As the world watches Afghanistan disintegrate under Taliban control, the professional chattering classes in the media and politics are determined to lay blame. According to the news, the fault lies with either President Joe Biden or some on the left who prefer to blame former President Donald Trump.
But that’s nonsense. The Taliban is to blame for the horrors taking place in Afghanistan.
If you want to pick an American president to blame, maybe it’s former President George W. Bush. He got us into the war and diverted our military’s attention toward Iraq, away from Afghanistan, before the Taliban was crushed and Osama bin Laden was dead. But Bush left the White House in 2009.
Sure, maybe it was a mistake for Trump to negotiate a deal with the Taliban that allowed them to regroup and plan for the takeover after our exit. Or, yeah, Biden could have taken more steps to ensure the safe evacuation of our Afghan allies – like those brave translators – who face death at the hands of the Taliban for working with America.
But how could anyone actually think a retreat from an enemy like the Taliban was ever going to be organized, efficient, and smooth?
You don’t need to be a military expert to realize the only thing that prevented the Taliban from taking over the entire nation was the presence of the American military. And, once we left, that the country would again fall into the hands of the Taliban. Everyone in Afghanistan understood this dynamic which is why the Afghan National Army was so quick to dissolve rather than fight.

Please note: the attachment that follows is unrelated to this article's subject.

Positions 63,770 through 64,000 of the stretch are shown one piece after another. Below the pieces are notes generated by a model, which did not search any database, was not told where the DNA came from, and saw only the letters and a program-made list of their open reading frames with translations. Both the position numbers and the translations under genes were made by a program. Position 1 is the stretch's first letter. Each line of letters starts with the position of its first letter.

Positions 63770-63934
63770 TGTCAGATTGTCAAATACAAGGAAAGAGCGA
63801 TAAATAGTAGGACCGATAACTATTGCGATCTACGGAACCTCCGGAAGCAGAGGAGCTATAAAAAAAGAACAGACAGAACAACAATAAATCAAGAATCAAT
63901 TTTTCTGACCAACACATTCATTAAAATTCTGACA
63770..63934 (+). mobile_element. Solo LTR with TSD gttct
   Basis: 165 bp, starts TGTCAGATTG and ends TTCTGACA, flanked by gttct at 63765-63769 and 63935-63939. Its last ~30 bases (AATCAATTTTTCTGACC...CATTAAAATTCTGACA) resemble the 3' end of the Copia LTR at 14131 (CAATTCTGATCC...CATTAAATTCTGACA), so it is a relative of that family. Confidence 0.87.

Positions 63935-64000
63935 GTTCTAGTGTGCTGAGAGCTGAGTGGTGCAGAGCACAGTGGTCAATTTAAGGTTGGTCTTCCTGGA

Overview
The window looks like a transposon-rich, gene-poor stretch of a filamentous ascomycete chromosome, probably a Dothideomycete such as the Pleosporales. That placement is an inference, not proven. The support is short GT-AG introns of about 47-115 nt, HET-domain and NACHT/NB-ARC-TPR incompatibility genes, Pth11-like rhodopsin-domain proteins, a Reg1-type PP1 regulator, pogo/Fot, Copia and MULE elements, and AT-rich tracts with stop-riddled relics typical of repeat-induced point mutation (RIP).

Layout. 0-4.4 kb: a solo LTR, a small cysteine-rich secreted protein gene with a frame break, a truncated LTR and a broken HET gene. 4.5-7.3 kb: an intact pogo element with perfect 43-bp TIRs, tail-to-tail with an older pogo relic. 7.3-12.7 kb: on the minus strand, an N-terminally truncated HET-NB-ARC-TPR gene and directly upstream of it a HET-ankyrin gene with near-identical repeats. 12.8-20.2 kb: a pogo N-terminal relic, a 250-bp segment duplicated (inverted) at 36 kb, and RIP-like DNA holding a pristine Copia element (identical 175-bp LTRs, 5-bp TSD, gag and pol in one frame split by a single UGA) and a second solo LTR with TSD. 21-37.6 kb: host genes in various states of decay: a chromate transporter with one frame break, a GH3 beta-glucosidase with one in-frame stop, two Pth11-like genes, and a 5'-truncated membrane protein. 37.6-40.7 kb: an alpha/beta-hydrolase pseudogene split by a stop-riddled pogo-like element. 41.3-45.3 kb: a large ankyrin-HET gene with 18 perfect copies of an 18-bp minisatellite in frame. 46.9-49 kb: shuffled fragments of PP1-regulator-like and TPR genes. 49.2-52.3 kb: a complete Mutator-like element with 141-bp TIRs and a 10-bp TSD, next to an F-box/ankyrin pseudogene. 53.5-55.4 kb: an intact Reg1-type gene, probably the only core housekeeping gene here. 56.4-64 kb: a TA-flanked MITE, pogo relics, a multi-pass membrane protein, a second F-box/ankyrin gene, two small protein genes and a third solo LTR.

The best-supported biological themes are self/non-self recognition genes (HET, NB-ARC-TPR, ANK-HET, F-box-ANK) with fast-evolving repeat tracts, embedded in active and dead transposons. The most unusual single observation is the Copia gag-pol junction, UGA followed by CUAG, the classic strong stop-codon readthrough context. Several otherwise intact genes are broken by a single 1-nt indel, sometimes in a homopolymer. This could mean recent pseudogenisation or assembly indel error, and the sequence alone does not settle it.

Those saying that Biden has blood on his hands for abandoning the Afghan people are ignoring key facts. Could the evacuation have gone better? Of course. Biden owns that. But the U.S. spent a trillion dollars and gave the lives of thousands of our warriors to secure freedom for Afghanistan from radical religious tyranny. How many more men and women in our armed forces should we sacrifice? Especially when it seems a large percentage of Afghans don’t even want freedom from the Taliban.
To the pundits who say if we just spent a few more months there securing Kabul, and ensuring an orderly evacuation, they should consider if the Taliban would have gone along with that proposition. If not, just a few more months could have meant U.S. military engagement and maybe more American lives lost. Also, would it be better if the Taliban had fought their way to Kabul? The result would still be a Taliban victory but with more bloodshed.
As for the Americans who gave their lives in Afghanistan, this is what pains me most. But to the families and friends of those who perished, I say this: Dying for a lost cause is not dying for nothing. It’s wrong to think of it that way, and the world owes them a debt of gratitude for their service to America and humanity. Perhaps one day someone in Afghanistan will lead that nation to freedom, inspired by the U.S. commitment.
Lastly, placing the blame on Biden or Trump for the current situation in Afghanistan – and not the Taliban – risks engaging in faulty and arrogant thinking that America is all-powerful and can solve all the world’s ills. We cannot. All we can do now is pray for Afghanistan, and thank and console those Americans whose friends or family members were killed or wounded in our country’s longest war.